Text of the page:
If it's just mis-spelling then again, and this is not a presumption, you need to question as to whether she may actually have dyslexia. As I said, FB has no spell check so it's difficult to ascertain whether a word is spelt correctly or not. As she is a receptionist I would guess that her spelling is adequate on other occasions, no doubt because Word for Windows has a spell checker.

If you are bad at spelling you may be painfully aware of this but what can you do? I don't know of any courses to help adults with spelling and to suggest one may be patronising.

Personally I would just hide the page, be pleased that the centre is performing well in other ways and leave them to it.

Sisterelephant Sat 04-Jan-14 14:52:55

Very well said vovlvocowgirl. I will be sending a polite e-mail to bring it to their attention, it's up to them if they choose to do anything with it.

Ah, yes thecliff. I think we'd have to agree to disagree. It doesn't matter whether she is paid or not, if you volunteered to your job, are you saying it would be ok for there to be mistakes? Surely not.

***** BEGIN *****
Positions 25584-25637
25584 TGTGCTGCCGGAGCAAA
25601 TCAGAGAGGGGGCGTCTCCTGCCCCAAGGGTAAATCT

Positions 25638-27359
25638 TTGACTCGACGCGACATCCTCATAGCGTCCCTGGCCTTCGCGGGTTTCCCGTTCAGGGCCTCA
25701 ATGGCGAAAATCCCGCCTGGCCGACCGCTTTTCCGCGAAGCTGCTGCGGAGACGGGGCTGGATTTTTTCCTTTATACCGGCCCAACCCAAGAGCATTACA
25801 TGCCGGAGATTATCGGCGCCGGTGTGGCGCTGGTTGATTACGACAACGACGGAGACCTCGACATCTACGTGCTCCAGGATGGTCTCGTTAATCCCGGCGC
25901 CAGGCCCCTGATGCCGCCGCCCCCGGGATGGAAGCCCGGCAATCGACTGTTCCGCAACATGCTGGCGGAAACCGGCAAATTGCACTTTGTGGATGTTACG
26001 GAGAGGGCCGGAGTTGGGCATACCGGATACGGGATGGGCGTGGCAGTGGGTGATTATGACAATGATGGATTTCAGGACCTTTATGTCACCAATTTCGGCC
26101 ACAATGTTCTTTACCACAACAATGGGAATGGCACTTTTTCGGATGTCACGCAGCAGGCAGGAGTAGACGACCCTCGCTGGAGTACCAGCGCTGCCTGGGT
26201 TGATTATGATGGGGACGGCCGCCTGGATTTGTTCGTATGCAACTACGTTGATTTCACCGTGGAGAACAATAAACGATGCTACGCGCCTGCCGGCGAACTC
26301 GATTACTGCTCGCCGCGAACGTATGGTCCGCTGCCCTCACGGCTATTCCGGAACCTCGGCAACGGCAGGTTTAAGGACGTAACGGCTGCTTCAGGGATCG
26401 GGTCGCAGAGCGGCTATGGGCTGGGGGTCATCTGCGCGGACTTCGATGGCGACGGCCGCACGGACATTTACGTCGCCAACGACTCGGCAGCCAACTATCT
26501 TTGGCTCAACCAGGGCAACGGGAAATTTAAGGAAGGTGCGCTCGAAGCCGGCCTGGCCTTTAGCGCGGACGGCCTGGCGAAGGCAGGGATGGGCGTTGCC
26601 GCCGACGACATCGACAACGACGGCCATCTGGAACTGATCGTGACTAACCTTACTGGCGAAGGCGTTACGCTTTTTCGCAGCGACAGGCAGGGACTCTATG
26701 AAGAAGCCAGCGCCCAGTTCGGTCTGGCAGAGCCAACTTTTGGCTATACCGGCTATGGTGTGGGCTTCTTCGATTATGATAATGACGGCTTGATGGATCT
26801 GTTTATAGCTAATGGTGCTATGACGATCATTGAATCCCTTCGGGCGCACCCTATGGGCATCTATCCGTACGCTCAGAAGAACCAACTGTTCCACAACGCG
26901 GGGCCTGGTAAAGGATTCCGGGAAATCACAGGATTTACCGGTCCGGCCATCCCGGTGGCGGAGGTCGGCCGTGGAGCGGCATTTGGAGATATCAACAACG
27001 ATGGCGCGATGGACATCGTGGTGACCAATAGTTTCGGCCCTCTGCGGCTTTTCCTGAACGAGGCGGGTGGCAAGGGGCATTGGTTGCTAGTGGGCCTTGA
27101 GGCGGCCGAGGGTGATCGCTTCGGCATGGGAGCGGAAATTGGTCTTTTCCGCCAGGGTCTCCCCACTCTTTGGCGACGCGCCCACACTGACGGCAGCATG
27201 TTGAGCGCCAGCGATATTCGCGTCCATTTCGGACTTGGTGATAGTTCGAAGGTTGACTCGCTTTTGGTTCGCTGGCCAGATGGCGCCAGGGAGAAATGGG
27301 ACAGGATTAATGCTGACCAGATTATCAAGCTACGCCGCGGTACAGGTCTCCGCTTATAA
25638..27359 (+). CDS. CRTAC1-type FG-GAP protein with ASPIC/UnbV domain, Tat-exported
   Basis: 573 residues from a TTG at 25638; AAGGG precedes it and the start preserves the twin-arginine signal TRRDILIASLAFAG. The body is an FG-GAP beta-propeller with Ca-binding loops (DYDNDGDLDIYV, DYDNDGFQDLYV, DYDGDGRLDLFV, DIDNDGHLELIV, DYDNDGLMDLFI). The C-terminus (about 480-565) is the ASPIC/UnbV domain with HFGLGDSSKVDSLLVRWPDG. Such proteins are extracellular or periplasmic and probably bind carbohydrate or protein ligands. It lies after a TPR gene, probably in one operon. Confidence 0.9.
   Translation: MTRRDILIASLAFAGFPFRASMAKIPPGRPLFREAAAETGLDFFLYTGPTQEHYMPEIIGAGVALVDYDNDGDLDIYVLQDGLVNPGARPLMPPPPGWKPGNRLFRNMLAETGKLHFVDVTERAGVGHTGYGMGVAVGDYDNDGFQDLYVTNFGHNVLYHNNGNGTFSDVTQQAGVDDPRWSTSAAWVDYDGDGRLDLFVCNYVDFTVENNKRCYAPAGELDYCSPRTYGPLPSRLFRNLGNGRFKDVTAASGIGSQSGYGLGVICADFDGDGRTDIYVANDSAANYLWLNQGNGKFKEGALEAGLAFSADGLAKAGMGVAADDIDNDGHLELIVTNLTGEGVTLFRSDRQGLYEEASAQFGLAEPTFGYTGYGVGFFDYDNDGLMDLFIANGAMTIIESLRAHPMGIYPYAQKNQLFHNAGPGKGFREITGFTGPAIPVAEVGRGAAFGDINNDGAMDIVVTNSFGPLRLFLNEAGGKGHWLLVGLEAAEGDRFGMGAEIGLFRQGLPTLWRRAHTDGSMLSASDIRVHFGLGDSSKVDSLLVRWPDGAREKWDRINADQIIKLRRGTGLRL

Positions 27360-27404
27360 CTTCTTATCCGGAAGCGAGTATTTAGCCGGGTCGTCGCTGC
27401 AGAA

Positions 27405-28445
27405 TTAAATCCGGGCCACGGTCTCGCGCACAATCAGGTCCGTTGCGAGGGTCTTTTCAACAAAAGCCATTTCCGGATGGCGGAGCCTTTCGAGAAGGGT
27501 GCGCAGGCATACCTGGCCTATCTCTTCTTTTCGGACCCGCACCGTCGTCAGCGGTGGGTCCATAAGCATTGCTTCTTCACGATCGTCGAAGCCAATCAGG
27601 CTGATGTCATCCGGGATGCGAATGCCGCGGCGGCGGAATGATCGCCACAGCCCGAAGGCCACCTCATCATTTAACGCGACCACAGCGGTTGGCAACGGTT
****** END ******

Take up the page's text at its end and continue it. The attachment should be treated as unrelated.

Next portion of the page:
She may have dyslexia and not notice the errors but its up to her managers to be proof reading her work. They should be doing this regardless of if she has dyslexia as her updates are representing the business.

I have spell check on my laptop and it updates on my Facebook and I have it on my phone which also updates on my facebook. I agree if you don't have a clue how the word is spelt, it wouldn't give any suggestions but if you skate around the word it will.

As for posting on mumsnet, it doesn't matter if you can't spell, you're just a person airing a problem, the important part is the overall message.